So, Drew asked me to write about the new Prisoners album, Pass the Stone, & was even kind enough to send me a Mediafire link with a download of the album, which is a big change from him handing me a CD and asking me to burn 5 copies of it, which is why I actually have three different versions of this album on my computer, BUT ANYWAY, it’s actually pretty hard/weird for my to write about it for a lot of reasons, including, but not limited to:
- The inevitable conflict of interest one enters into when they write about a project that their partner is involved in. (I worry that I will be either too nice as to avoid hurting feelings or too critical to prove that I’ll say whatever I REALLY feel, even if my boyfriend is in the band.)
- The fact that I’m actually accustomed to writing complete and total gushing praise for indie pop and lo fi indie rock bands, and what Prisoners do is something pretty different.
- Also, thinking about writing about this album makes me feel like I’m really bad about writing about music.
So, that’s my “full disclosure” list. All that aside, there are a lot of things that I really, really like about this album & two of those things are the first two songs, “Fix Yer Head” and “Brain Drain.” In fact, I’d just as happily have accepted a 7” with just these two songs in place of an entire album (which is not to say that the album doesn’t have any other good songs, it’s really just that I like 7”s and have a relatively short attention span.) Honestly, it was an act of pretty good faith on Drew’s part to even ask me to share my thoughts on Pass the Stone since my previous nuanced commentary of Prisoners has included such jams at, “It’s so sad that you guys will never have a song as good as ‘Freewheel’ by Team Dresch.”
Anyway, I think that part of what makes this album so interesting to me is that, over the last few months, I was really able to hear it develop. (You know, because every time they had a new set of mixes Drew would A) make me listen to it in the car and B) put it on my computer and burn copies so that other people in the band could listen to it.) The fact that I was able to hear these songs in various stages of development and sequenced in multiple ways really lends something to the experience of listening to the final product. In fact, the experience of watching the band in general grow, writing new songs, working to tighten up their live shows, etc. has helped me to reframe my own feelings about them (initial feelings: Does a band really need three guitars? Really?, present day feelings: It is sort of hard to imagine this band playing a show with only two dudes playing the guitar.)
The aforementioned “Fix Yer Head” and “Brain Drain” are both fantastic (and will be familiar to anyone who has seen Prisoners play a show in recent months), but aside from these two, the album’s closing track, “Art Song,” is probably my favorite (which is really saying something considering how frequently I complain about not liking slow songs.) The album also includes live show staples, “Boom Cha Cha,” “Make You Cry,” & “Street Creep,” which are all all right songs (I know, I know, this is a really, really noncommittal statement — I think talking about these “middle of the album” songs is where I really, really struggle, partially because of the overload of having heard these songs so many times & partially because, for me, some of these songs just don’t “click.”)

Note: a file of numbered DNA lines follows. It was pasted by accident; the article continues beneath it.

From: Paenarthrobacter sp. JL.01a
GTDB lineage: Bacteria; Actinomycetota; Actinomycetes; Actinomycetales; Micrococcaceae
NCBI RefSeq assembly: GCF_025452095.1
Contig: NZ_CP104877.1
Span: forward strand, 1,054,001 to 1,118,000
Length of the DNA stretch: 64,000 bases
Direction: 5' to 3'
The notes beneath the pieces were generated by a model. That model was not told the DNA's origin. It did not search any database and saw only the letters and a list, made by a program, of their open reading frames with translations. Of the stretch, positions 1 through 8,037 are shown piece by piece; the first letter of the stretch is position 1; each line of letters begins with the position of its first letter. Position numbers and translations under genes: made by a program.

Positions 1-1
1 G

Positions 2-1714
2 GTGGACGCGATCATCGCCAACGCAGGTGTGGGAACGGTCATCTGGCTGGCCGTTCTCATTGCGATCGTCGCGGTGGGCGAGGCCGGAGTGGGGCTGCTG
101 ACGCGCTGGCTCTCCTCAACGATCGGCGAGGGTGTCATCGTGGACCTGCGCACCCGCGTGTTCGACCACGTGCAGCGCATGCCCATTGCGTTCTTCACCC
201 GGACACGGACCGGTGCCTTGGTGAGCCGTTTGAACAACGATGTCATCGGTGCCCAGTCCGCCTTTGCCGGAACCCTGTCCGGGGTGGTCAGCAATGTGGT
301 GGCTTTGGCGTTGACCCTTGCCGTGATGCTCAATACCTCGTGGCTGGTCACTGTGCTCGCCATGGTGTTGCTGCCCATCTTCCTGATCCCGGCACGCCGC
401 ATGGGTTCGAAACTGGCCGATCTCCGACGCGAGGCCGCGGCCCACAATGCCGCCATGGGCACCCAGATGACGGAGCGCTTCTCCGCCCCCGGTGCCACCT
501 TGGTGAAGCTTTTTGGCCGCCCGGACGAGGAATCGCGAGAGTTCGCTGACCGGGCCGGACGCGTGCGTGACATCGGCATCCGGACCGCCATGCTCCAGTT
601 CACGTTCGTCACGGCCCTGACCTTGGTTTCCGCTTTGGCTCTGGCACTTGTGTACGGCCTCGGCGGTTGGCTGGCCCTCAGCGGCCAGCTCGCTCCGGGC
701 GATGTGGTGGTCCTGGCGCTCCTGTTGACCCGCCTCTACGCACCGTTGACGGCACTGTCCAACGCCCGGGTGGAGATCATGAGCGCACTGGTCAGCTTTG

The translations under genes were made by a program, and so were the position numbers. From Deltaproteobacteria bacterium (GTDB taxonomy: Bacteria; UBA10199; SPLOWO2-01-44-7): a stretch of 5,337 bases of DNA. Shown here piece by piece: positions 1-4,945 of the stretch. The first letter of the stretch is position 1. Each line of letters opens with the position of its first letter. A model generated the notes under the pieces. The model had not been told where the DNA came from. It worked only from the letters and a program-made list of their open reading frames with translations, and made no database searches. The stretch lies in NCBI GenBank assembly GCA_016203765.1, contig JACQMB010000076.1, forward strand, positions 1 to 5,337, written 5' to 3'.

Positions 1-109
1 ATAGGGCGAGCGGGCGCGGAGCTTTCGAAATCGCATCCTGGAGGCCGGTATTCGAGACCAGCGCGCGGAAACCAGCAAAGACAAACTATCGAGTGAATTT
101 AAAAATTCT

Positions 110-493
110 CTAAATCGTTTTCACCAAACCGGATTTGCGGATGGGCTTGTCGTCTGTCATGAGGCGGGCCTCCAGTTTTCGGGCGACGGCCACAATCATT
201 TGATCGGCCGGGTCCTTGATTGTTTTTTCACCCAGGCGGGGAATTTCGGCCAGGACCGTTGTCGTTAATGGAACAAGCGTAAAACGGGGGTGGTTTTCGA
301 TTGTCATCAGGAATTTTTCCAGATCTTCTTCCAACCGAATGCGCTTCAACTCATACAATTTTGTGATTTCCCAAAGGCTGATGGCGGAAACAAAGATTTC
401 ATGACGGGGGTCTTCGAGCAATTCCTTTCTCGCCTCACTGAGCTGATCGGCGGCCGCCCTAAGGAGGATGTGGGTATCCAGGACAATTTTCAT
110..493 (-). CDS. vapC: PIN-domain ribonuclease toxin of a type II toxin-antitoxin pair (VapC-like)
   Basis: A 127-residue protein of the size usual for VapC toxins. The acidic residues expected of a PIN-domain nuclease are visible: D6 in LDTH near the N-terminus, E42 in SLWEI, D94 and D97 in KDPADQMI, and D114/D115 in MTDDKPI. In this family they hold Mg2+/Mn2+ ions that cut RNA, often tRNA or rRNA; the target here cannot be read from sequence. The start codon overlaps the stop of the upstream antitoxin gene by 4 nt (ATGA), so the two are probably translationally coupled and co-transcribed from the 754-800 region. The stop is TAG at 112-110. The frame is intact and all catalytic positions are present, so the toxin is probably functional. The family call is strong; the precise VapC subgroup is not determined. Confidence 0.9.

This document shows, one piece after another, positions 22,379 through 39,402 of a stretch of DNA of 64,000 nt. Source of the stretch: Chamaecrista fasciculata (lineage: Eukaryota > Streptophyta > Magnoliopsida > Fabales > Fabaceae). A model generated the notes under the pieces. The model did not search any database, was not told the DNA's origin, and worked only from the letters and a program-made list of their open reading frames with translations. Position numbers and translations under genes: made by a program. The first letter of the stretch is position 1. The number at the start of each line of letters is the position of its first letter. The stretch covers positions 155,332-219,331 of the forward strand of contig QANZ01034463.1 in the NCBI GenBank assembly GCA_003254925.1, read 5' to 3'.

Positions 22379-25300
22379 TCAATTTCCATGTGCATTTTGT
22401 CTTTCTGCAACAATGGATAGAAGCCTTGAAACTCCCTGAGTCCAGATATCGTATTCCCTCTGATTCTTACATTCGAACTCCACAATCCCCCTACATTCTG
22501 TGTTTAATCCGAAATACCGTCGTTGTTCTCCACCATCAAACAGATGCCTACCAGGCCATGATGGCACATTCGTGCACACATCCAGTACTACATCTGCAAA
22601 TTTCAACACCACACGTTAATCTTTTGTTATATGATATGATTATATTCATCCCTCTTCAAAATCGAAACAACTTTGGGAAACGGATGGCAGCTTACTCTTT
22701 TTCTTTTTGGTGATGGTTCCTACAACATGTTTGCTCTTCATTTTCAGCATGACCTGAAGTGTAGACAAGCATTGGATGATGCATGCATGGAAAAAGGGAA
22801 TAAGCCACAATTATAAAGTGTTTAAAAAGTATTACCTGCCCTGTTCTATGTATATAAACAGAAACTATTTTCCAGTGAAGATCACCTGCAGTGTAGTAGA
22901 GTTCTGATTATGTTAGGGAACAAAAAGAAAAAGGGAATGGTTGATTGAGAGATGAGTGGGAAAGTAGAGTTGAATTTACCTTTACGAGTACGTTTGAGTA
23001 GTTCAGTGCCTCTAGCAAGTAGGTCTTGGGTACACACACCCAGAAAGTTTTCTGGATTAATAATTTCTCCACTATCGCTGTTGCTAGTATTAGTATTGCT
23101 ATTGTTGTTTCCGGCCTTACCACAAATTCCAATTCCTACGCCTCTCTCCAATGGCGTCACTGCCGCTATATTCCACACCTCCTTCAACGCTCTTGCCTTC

Prisoners have garnered a lot of comparisons to The Replacements in Cleveland’s local music press — something that Drew has whined to me about at length because he “just [doesn’t] think [they] sound like The Replacements.” I think that The Replacements comparison is an easy (and, to a degree, lazy) one to make, based largely on the fact that they wear flannel, have sloppy live shows, & feature a lead singer with a sometimes raspy sounding voice. I think there’s also the fact that they’re more or less a straight up rock and roll band with some garage and country influences at a time when there aren’t many other young bands in Cleveland with a similar sound. I can see how comparing them to The Replacements might seem like a natural thing to do (especially when you hear the last 45 seconds of “Goner,” which has undeniably Westerbergian elements.) Regardless of Drew’s thoughts and feelings, I think that this comparison is one that’s going to follow them for a long time.
I’m not going to lie, albums are all well and good, but I think that Prisoners’ strength is really their live shows. They’re honestly just a fun band to go see. I know I’ve seen them upwards of ten times this year & it’s not just me — I see a lot of the same people coming out for show after show. In fact, they have a show tonight with Wooly Bullies and The Prohibitionists at The Boo Box (1834 W. 45th in Ohio City).
If you can’t make it out tonight, their album release show is December 30th at the Grog Shop with Cloud Nothings and Very Knees. Their new album will be available on cassette from Cylindrical Habitat Modules. (Their first album is still available on vinyl from Smog Veil.)